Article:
Notes on The search for energyObjectives:
- To understand that many objects around us use energy
- To know that a complete circuit is needed to light a bulb
- To know that fuel, an energy source, is burned to heat water in power stations
- To understand why substations can be dangerous places
- To know that electricity is generated in power stations, which burn fossil fuels, and wind farms
- To know what is meant by renewable and non-renewable energy sources.
Key words: energy, electricity, circuits, batteries, fuel, gas, oil, substation, generator, power line, turbine, wind farm, power station, coal, source, nuclear, biomass, hydroelectric energy, environment, National Grid, volts, kilovolts, carbon dioxide, fossil fuel
Estimated timing: total duration 40 mins; Part 1: 10 mins, Part 2: 15 mins, Part 3: 15 minsExpectations:
Most pupils will: identify objects in the home that use energy; understand that different equipment uses different energy sources; know that a complete circuit is needed to light a bulb; understand that heating water to a higher temperature uses more fuel; know that substations contain high-voltage electricity; know that electricity is generated in power stations, which burn fossil fuels, and wind farms which use renewable energy; understand the terms ‘non-renewable energy sources’ and ‘renewable energy sources’ and name some examples of both.
Pupils working at a lower level will: know that many things in the home need energy to work; know that not all equipment uses electricity; know that substations can be dangerous places; know that power stations and wind farms generate electricity; understand that fuels such as coal are running out and that burning them is bad for the environment.
Pupils working at a higher level will also: identify the different energy sources used by equipment in the home and know its origins; know that switches control electric circuits; understand some environmental impacts of burning more fuel or using more energy at home; have a basic idea how both a coal power station and a wind turbine works; know some advantages and disadvantages of renewable and non-renewable energy sources.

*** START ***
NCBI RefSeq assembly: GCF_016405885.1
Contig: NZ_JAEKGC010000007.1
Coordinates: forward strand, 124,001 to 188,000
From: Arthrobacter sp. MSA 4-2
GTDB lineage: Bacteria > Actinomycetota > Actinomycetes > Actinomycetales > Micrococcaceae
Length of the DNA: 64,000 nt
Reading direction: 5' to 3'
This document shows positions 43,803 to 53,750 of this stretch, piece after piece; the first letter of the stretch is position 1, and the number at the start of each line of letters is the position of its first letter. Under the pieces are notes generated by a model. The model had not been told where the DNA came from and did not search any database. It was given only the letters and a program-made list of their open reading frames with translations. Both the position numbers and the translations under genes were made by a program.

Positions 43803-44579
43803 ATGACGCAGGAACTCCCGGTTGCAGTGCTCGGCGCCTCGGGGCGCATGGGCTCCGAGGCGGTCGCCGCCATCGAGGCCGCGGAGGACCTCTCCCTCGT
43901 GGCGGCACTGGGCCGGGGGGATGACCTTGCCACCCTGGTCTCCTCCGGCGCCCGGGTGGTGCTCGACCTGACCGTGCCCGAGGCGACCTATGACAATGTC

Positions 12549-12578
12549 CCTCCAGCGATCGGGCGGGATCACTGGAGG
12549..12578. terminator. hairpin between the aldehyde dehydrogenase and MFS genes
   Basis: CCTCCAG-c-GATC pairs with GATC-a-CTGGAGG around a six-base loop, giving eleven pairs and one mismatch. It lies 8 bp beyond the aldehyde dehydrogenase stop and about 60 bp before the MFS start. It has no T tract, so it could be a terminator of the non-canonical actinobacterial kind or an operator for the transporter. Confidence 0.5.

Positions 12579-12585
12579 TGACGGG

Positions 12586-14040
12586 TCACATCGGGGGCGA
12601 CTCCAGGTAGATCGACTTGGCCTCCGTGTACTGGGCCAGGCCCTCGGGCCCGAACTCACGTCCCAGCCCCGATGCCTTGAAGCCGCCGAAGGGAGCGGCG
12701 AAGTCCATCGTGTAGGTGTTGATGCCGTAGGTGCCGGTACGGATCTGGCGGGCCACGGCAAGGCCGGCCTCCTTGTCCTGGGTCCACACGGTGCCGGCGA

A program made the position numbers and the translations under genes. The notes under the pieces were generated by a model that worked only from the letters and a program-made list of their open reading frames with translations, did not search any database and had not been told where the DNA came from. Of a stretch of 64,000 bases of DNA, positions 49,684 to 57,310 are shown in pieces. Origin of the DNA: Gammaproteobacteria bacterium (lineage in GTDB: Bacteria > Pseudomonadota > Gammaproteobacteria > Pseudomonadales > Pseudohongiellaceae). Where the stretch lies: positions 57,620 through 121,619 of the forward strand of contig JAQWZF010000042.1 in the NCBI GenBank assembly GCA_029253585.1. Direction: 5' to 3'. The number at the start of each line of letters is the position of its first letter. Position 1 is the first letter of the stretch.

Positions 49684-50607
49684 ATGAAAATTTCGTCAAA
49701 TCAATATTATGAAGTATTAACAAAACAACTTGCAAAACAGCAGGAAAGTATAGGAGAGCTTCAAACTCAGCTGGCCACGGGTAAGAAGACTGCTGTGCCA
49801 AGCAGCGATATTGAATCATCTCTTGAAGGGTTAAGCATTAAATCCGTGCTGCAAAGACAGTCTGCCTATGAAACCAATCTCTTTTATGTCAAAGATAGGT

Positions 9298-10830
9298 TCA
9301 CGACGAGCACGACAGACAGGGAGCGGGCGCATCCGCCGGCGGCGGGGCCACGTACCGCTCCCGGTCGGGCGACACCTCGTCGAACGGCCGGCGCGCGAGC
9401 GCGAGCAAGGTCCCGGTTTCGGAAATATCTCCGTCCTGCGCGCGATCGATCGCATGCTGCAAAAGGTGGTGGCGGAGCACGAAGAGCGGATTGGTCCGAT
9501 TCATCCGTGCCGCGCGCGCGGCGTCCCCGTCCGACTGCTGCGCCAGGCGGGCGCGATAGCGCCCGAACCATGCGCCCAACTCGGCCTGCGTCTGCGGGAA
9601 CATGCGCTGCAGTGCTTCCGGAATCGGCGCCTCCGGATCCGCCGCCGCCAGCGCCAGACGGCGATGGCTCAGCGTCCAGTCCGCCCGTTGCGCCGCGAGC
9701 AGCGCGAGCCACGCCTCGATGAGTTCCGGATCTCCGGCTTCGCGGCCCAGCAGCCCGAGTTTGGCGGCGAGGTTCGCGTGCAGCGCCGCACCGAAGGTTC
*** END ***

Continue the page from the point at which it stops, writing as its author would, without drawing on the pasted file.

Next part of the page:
Notes: This challenge is aimed at pupils aged 7–9. Pupils follow an energy trail from the user back to the source, discovering how energy gets to homes.
This challenge is a series of three inter-related activities, which may take more than one session to complete.
The class can be introduced to the project and theme of ‘energy’ through Part 1: Energy at home, on an interactive whiteboard if available. Part 2: Substations is an animation that shows pupils where electricity comes from. This should be watched as a whole class so the main points of the video/animation (eg how electricity is carried around the country, how electricity flowing along power lines can be dangerous, what pupils should do if they lose something near a substation) can be emphasised and discussed. Part 3: Power! can be tackled in pairs and afterwards the class can discuss and answer questions about how a wind farm and power station generate electricity to ensure that they have understood the main points and differences between the two ways of generating electricity.
Go to The search for energy activity